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The IRS's 2009 data book provides some insight on your chances for being audited

The 2009 data book published by the IRS provides valuable information about how many tax returns IRS examines and what categories of returns IRS is focusing its resources on. The report describes activities conducted by the IRS from Oct. 1, 2008, to Sept. 30, 2009.

Access the full report http://www.irs.gov/taxstats/article/0,,id=102174,00.html


1,425,888 of the 138,788,744 total individual income tax returns with a filing requirement were audited. This is roughly 1% which was the same percentage as the previous year.

36 % of the total number of individual income tax returns audited in FY 2009 was of returns with an earned income tax credit (EITC) claim, roughly the same as for FY 2008.

Only 23% of the individual audits were conducted by revenue agents, tax compliance officers, and tax examiners; the bulk of the audits (about 77%) were correspondence audits mailed to taxpayers.

For individuals with a business showing total gross receipts of $100,000 to $200,000, 4.2% of returns were audited in FY 2009, versus 3.8% in FY 2008. For gross receipts of $200,000 or more, 3.2% of returns were audited in FY 2009, versus 3.1% in FY 2008.

For returns showing total positive income of $200,000 to $1 million, 2.3% of returns not showing business activity were audited, and 3.1% of returns showing business activity were audited; for FY 2008, these percentages were 2.6% and 2.8% respectively.

For FY 2009, the audit rate for returns with total positive income of $1 million or more was 6.4%, versus 5.6% in FY 2008.


For all corporate returns other than Form 1120S, 1.3% of the returns were audited, the same percentage as for the year before.

For small corporations with total assets of: $250,000 to $1 million, 1.3%; $1–$5 million, 1.8%; and $5–10 million, 2.7%. For FY 2008, the percentages were, respectively, 1.4%, 2%, and 3.1%.

For large corporations, those with total assets of $10 million or more, the overall audit rate was 14.5%, down from 15.3% for FY 2008.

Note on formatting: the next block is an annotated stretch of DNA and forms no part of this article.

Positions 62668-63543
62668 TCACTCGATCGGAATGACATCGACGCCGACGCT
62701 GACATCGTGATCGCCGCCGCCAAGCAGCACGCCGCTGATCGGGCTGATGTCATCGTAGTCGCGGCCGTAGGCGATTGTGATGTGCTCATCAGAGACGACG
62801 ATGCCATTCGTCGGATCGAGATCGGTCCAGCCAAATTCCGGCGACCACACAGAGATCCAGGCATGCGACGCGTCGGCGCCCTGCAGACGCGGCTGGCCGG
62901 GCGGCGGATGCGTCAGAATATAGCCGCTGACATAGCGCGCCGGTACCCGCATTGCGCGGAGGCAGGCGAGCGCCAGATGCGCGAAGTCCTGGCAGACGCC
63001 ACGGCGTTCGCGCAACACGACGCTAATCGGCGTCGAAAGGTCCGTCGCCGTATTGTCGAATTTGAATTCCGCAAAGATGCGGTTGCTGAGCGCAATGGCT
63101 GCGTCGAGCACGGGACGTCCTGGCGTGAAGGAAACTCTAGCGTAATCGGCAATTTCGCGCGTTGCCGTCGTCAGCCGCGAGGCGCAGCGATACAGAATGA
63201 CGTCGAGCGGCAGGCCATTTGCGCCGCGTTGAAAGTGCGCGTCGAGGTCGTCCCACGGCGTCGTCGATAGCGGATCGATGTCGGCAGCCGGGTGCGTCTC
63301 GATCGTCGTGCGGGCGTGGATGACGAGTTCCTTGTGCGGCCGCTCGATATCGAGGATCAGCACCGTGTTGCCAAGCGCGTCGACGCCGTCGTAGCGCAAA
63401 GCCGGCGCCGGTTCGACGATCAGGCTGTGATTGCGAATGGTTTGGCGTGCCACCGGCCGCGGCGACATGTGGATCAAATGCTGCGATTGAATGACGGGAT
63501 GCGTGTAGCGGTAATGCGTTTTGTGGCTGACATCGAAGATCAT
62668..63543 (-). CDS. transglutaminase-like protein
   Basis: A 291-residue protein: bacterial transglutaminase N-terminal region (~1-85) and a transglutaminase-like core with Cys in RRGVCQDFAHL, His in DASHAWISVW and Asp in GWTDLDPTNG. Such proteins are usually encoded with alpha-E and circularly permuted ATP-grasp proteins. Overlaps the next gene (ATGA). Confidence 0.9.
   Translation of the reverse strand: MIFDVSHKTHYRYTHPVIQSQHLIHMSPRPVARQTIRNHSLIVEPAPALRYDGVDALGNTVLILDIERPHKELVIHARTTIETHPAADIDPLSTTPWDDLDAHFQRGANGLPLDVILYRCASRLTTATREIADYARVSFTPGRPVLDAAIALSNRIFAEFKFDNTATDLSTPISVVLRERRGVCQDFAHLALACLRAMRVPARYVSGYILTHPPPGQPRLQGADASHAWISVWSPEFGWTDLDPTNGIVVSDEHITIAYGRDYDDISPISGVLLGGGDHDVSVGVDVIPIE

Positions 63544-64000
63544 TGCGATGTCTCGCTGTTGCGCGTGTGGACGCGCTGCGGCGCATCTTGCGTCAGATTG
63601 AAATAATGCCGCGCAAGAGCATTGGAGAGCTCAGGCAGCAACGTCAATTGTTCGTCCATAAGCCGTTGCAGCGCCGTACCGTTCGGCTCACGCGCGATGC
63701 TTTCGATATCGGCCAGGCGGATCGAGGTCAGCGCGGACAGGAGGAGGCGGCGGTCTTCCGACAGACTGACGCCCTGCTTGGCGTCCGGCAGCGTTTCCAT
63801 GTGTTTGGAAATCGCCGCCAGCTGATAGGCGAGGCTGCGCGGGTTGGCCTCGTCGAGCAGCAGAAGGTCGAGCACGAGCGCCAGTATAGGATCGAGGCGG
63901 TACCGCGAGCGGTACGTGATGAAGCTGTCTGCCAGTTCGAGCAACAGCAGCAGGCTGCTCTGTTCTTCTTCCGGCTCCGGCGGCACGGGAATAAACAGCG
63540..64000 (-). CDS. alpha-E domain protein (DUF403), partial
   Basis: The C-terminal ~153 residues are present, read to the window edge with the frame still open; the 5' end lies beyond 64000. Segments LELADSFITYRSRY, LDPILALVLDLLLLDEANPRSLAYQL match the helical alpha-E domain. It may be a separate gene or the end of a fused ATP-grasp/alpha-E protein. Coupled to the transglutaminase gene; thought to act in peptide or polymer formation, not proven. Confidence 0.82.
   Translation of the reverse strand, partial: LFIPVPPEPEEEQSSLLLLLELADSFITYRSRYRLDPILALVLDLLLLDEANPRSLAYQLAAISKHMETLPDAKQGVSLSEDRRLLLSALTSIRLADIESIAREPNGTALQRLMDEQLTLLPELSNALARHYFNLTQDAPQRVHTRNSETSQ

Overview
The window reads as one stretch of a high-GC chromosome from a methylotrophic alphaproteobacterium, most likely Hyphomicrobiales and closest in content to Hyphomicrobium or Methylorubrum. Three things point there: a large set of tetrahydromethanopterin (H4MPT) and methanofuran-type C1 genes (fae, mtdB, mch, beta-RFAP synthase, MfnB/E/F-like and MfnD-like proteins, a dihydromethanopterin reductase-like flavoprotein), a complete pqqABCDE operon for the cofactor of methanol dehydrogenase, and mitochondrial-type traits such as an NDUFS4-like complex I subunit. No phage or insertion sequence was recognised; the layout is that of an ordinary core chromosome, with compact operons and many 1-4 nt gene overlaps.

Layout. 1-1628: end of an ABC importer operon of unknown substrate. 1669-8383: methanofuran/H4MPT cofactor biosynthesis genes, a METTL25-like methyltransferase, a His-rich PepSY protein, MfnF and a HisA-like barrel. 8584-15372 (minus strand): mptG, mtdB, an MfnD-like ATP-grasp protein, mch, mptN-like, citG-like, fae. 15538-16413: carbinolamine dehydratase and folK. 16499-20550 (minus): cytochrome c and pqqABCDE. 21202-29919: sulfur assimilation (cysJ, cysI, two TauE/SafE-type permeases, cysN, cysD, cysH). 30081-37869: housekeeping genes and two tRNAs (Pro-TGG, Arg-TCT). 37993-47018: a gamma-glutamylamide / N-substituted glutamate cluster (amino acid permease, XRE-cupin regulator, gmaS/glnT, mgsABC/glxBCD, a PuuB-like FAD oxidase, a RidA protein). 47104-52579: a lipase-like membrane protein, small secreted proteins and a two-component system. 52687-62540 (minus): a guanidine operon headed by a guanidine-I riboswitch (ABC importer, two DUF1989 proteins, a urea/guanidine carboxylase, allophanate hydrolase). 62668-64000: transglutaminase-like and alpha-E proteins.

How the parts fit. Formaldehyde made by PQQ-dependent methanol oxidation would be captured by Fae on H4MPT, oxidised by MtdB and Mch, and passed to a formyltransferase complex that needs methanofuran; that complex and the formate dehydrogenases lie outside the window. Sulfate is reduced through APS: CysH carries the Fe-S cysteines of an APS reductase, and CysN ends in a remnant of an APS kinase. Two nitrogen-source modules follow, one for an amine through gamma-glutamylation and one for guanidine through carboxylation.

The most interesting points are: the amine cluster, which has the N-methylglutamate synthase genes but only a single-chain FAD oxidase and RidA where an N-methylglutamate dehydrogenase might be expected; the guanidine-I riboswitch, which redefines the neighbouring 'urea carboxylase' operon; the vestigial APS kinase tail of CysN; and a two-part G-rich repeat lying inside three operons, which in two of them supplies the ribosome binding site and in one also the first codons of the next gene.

For partnership and S corporation returns, the audit rate was .4%, the same as for the year before.


Math error notices: There were 13.48 million math error notices that IRS sent out relating to the 2008 return. 74.4% of these notices were attributable to the recovery rebate credit.

Penalties: In FY 2009, IRS assessed 26.4 million civil penalties against individual taxpayers totaling almost $15 million dollars. 54.71% of these penalties were for failure to pay, 28.67% for underpayment of estimated tax, and 14.42% for delinquency. On the business side, there were a total of 970,098 civil penalty assessments totaling $1.85 million dollars. 55.8% of these assessments were for either failure to pay or underpayment of estimated tax.

Offers in compromise: In FY 2009 52,000 offers in compromise were received by IRS, and 11,000 (26%) were accepted. These figures reversed declines in the two preceding years.

Criminal cases: IRS initiated 4,121 criminal investigations in FY 2009. There were 2,570 referrals for prosecution and 2,105 convictions. Of those sentenced, 81.2% were incarcerated. In comparison, in FY 2008, IRS initiated 3,749 criminal investigations and there were 2,785 referrals for prosecution. Of those sentenced, 80.9% were incarcerated.

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